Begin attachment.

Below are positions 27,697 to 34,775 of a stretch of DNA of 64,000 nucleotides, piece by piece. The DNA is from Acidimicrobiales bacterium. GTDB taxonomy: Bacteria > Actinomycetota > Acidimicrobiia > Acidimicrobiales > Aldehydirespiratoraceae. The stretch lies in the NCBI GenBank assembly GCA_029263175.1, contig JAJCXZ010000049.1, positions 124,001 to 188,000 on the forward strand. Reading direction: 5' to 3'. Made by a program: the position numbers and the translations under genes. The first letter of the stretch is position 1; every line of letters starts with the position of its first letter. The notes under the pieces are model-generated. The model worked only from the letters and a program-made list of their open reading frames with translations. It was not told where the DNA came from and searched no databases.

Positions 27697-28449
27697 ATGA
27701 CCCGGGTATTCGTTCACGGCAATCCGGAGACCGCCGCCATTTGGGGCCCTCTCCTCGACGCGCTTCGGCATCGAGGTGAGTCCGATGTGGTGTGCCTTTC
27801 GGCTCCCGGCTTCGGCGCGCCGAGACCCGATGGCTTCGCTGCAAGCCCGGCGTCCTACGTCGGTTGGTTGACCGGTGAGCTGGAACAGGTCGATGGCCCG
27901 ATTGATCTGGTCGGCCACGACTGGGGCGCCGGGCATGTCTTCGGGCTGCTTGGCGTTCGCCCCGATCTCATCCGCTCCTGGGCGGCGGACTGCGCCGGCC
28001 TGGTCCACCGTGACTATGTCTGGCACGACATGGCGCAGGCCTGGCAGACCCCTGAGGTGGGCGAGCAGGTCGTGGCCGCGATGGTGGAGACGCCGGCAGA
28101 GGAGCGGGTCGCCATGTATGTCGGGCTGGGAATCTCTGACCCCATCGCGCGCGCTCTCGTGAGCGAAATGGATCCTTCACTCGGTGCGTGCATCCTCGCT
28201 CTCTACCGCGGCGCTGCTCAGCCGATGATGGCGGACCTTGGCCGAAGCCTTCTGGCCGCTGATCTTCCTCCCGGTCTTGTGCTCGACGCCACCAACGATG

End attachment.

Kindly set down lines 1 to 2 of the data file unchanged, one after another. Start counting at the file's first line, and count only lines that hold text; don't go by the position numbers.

Below are positions 27,697 to 34,775 of a stretch of DNA of 64,000 nucleotides, piece by piece. The DNA is from Acidimicrobiales bacterium. GTDB taxonomy: Bacteria > Actinomycetota > Acidimicrobiia > Acidimicrobiales > Aldehydirespiratoraceae. The stretch lies in the NCBI GenBank assembly GCA_029263175.1, contig JAJCXZ010000049.1, positions 124,001 to 188,000 on the forward strand. Reading direction: 5' to 3'. Made by a program: the position numbers and the translations under genes. The first letter of the stretch is position 1; every line of letters starts with the position of its first letter. The notes under the pieces are model-generated. The model worked only from the letters and a program-made list of their open reading frames with translations. It was not told where the DNA came from and searched no databases.

Positions 27697-28449